Farmland to be Protected in Groveland, Nunda, Portage, and Mount Morris
Two dairy farms in the Genesee Valley have been selected by New York State Department of Agriculture and Markets for permanent protection. Each farm was endorsed by Livingston County after a competitive ranking process and were also endorsed by the towns in which the farmland is located. These farms will be protected through New York’s Farmland Protection Program by the local not-for-profit Genesee Valley Conservancy.
The farms to be protected are the Roll-N-View Farm, based in the Town of Nunda with lands included in the Towns of Portage and Mount Morris and the Highgrove Farm located in the Town of Groveland.
The lands in Mount Morris and Portage will be the first conservation projects by the Genesee Valley Conservancy in those towns. The lands in Groveland and Nunda will add to existing conservation projects in those towns by the Conservancy dating back to 1999.
The Roll-N-View Farm is owned and operated by second generation farmer Gary Galton and his son Todd Galton. The Galton family has been farming in Livingston County since 1945.
Today, the Galton’s milk 1,200 cows and supply milk to places including Heluva Good Cheese. The farm grows their own forages to feed the dairy herd and grows various cash crops including peas, snap beans, sweet corn, and soybeans. This farmland protection project will protect 1,384 acres that are comprised of 26% USDA Prime soils and 48% NYS Important soils.
In addition to protecting quality soils for continued agricultural production, this project will prevent development and subdivision of important views and rural character bordering Letchworth State Park and Genesee Valley Greenway State Park. Over one and a quarter miles along Genesee Valley Greenway State Park will be protected; ensuring views enjoyed when hiking and biking through the park will be conserved for generations to come.
The Highgrove Farm, located in the Town of Groveland, is owned by husband and wife Jon and Gail White, and their son Morgan White. The White’s farm is one of the few bicentennial farms in Livingston County, having started in 1813. Jon is the sixth generation on the land and his son Morgan represents the seventh generation.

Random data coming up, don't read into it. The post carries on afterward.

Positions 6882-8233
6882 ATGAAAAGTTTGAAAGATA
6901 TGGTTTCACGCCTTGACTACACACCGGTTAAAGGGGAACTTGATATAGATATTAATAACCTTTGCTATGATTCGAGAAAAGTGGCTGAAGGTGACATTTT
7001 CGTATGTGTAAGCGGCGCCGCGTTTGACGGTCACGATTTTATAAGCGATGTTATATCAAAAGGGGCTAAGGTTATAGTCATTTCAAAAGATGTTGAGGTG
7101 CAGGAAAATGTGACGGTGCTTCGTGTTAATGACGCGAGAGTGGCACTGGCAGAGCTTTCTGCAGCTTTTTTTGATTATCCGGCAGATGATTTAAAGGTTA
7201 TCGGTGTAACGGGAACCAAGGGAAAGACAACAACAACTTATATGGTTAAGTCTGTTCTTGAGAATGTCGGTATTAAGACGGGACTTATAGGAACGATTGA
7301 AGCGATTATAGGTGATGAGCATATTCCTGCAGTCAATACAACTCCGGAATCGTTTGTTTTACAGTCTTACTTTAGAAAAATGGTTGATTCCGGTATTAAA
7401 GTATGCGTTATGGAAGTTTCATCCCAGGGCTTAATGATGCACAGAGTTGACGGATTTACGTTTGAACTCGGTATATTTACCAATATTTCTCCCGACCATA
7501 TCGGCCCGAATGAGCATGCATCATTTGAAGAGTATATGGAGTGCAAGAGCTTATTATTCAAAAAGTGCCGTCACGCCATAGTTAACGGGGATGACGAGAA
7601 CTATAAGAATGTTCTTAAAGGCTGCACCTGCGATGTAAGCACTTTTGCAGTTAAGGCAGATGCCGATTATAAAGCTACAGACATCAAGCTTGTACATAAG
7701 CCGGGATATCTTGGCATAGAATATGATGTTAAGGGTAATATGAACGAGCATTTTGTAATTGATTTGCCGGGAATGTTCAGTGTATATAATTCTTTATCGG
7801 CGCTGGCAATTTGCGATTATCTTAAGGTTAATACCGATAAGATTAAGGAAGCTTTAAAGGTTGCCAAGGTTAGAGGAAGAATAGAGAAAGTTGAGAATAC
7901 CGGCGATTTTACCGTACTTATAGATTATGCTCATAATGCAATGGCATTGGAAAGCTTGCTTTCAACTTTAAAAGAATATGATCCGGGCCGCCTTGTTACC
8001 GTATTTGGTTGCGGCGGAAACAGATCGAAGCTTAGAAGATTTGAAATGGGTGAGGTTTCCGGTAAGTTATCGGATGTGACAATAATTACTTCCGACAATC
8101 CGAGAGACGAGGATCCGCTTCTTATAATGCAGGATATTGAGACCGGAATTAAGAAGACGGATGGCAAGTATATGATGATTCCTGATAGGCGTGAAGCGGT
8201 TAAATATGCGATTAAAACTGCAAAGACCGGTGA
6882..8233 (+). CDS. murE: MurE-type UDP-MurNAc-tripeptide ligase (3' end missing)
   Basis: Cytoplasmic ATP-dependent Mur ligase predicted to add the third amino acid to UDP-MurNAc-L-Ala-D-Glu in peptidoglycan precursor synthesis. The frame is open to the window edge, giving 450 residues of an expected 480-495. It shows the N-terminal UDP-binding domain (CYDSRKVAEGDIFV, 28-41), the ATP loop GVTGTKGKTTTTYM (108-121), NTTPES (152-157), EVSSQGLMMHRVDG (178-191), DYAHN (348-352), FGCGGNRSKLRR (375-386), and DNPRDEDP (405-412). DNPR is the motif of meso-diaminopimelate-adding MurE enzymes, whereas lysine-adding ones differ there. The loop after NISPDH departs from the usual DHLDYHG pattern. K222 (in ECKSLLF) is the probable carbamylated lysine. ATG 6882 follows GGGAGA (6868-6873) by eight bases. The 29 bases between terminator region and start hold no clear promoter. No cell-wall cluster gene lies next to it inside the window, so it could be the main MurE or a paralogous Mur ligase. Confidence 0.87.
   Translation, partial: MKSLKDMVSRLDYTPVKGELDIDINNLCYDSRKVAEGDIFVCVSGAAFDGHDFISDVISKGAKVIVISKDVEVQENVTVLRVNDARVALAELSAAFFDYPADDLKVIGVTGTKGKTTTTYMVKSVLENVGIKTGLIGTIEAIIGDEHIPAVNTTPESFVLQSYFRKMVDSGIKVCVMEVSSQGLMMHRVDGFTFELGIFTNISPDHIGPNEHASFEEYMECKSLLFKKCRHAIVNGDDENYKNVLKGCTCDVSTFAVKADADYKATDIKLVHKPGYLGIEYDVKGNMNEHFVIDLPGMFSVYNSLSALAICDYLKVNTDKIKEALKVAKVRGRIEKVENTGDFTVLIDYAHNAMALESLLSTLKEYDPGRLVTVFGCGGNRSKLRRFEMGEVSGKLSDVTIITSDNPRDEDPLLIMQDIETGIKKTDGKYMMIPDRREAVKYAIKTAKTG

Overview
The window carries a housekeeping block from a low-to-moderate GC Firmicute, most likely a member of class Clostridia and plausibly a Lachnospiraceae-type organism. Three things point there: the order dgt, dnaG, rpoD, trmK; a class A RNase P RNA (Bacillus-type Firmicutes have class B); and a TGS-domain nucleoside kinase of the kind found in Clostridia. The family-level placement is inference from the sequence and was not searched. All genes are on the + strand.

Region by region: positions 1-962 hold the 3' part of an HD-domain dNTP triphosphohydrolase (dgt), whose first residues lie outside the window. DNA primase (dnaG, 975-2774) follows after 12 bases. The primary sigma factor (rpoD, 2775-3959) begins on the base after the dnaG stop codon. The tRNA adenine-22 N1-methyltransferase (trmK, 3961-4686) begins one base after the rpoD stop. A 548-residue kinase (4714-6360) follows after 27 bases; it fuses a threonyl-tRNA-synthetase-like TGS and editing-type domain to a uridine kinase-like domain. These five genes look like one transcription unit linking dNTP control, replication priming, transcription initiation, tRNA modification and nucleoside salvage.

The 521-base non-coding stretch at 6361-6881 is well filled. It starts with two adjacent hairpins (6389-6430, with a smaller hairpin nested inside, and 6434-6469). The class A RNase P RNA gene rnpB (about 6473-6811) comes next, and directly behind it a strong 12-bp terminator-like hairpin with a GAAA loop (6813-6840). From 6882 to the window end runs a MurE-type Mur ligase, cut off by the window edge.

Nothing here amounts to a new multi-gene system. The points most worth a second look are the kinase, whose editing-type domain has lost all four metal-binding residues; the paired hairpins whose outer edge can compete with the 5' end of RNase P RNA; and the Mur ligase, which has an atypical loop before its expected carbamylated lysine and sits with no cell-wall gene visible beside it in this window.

The White’s milk 150 Holsteins, raise beef cattle, grow small grain crops, alfalfa, processing vegetables, and edible dry beans. The project will protect 1,055 acres of land made up of 60% USDA Prime soils and 8% NYS Important soils.
Nearly 90% of the land in the Highgrove project had been identified by the Town of Groveland in their most recent Farmland Protection Plan as an “Agricultural Protection Area” where the Town wishes to maintain a strong land base of agriculture for the community’s future - directing development elsewhere in the Town where it won’t take highly productive soils out of production.
These farmland protections announced this week by New York State were aimed at helping dairy farms with highly productive soils protect their land, transition to the next generation, and diversify their business so they are not solely depended on the volatility of dairy prices which have been at record lows recently.
Protecting Working Dairy Farms
In 2018, three other local dairy farms were also selected for farmland protection efforts through this same farmland protection program aimed at dairy farms. Genesee Valley Conservancy is currently working with the Silver Meadows Farm (Castile, Perry), True Farm (Perry, Covington), and Batzing Farm (York) to complete the process of placing conservation easements on those farms to prevent development and subdivision of important farmland soils.
The newly selected working farms will protect over 4,270 acres of highly productive agricultural soils with Genesee Valley Conservancy.
The continued success of local farmland protection efforts is the result of long term partnerships created between Genesee Valley Conservancy, the Livingston County and Wyoming County Farmland Protection Boards, and towns in the Genesee Valley within which the farms are located. A competitive pre-screening program run by each county’s farmland protection board identifies the most likely farms to be successful when applying to the State program and to ensure the farms selected match local conservation planning.
Genesee Valley Conservancy has been working for 29 years to identify the most important land resources in the area and working with interested landowners to protect those lands for future generations. Be it working farmland, important wildlife habitat, or recreation lands that provide public access for education and enjoyment, Genesee Valley Conservancy continues to provide conservation options to private landowners to ensure future generations can enjoy the Genesee Valley that we cherish today.
Learn More About Farmland Protection
Owners of farmland interested in learning more about farmland protection programs should contact Genesee Valley Conservancy (585-243-2190). Informational workshops are held in Livingston and Wyoming Counties as part of a local pre-selection process where the respective farmland protection boards seek interested farms, identify the highest priority lands, and work to apply for funding from New York State to assist with land protection efforts.